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Any risks in this adjustable-rate mortgage play?

Posted by  on Sep 14, 2012
 

Q: I know an adjustable-rate mortgage may seem like a bad idea when today's mortgage rates are already at record lows, but then again, if no one thought rates could go this low, why can't they go lower? My plan is to get an adjustable-rate mortgage now and, if rates start to rise, refinance into a fixed-rate mortgage. Do you see any flaws?

A: Yes, there are potential flaws. First, though, to acknowledge what makes sense about your plan, adjustable-rate mortgages currently offer nearly a full percent advantage over 30-year fixed mortgage rates, and the adjustable feature gives you the possibility of getting an even lower rate in the future.

The rub, of course, is that you'd be exposed to rising mortgage payments if rates started to rise. Here are three things that could stand in the way of your plan to quickly bail out of your adjustable-rate mortgage if that started to happen:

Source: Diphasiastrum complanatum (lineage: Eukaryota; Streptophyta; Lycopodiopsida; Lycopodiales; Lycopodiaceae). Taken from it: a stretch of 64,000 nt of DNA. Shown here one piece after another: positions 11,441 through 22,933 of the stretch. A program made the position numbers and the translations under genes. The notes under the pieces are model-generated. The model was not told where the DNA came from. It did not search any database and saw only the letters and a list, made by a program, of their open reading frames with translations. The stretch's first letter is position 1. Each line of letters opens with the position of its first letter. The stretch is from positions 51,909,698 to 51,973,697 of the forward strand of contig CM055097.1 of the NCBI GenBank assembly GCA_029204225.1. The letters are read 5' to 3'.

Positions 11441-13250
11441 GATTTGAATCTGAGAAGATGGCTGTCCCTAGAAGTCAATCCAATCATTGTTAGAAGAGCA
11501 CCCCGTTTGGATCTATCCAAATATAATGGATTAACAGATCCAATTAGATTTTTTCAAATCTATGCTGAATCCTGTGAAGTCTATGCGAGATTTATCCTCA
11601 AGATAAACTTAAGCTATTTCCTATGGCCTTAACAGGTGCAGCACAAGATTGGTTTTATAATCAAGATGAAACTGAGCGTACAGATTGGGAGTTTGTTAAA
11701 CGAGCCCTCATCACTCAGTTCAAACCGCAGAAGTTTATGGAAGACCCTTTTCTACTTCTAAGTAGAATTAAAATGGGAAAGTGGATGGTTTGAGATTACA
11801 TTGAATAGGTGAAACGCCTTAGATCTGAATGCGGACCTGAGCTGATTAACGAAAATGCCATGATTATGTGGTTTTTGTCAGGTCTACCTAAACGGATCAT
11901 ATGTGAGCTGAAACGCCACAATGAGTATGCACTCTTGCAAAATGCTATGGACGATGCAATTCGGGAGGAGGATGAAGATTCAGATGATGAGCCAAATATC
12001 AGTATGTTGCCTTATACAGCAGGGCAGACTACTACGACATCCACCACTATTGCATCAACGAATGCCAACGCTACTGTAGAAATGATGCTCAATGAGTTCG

1. Your mortgage loan may be under water at the crucial time. When the housing market collapsed, many homeowners found themselves stuck in mortgages they wanted to get out of because they were unable to refinance once their homes were worth less than what they owed.

  2. Refinancing is not a cost-free activity. Closing costs on a new loan would eat away at any initial rate advantage you gained if you end up having to refinance. Also, you'd want to check the terms of your adjustable-rate mortgage very carefully before signing up, to see if there are penalties for early repayment.

  3. Timing can be tricky. Interest rate moves can be large and unpredictable, and people don't always have the time and discipline to follow through on financial strategies precisely. Your plan depends on not being caught out by bad timing for either of these reasons.

All in all, the odds are more in your favor if you lock in current mortgage rates, and plan to refinance only in the unlikely event that rates go significantly lower.



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